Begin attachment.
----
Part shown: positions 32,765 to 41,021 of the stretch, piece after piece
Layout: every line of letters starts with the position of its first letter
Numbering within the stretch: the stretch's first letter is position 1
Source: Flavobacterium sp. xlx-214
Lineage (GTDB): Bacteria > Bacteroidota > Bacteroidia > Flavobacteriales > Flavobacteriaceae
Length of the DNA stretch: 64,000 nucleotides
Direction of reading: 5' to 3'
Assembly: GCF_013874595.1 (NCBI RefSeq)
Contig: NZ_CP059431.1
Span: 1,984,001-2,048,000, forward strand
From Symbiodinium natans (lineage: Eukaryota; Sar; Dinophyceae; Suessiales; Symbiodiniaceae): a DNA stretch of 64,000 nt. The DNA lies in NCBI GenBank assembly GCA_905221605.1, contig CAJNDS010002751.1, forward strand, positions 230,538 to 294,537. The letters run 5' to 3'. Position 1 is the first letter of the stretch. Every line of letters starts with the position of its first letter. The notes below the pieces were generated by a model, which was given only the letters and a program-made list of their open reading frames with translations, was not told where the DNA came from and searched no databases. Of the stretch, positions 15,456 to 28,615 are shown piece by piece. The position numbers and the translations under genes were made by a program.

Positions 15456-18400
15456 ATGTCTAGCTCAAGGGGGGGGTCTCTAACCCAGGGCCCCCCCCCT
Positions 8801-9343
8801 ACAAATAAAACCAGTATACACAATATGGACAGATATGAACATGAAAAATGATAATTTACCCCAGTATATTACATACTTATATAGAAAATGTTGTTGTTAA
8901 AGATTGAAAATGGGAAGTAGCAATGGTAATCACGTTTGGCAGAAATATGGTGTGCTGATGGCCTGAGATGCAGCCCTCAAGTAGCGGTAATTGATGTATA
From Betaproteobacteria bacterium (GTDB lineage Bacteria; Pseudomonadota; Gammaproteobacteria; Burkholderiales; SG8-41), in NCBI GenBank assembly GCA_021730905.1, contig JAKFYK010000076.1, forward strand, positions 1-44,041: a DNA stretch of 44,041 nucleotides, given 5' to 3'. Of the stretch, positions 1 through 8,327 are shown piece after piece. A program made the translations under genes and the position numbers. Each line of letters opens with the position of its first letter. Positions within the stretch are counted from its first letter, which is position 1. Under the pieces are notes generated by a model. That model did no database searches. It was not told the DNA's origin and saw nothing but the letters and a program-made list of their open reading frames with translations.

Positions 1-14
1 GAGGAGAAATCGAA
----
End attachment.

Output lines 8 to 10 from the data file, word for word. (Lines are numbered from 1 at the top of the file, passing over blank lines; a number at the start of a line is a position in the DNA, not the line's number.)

Assembly: GCF_013874595.1 (NCBI RefSeq)
Contig: NZ_CP059431.1
Span: 1,984,001-2,048,000, forward strand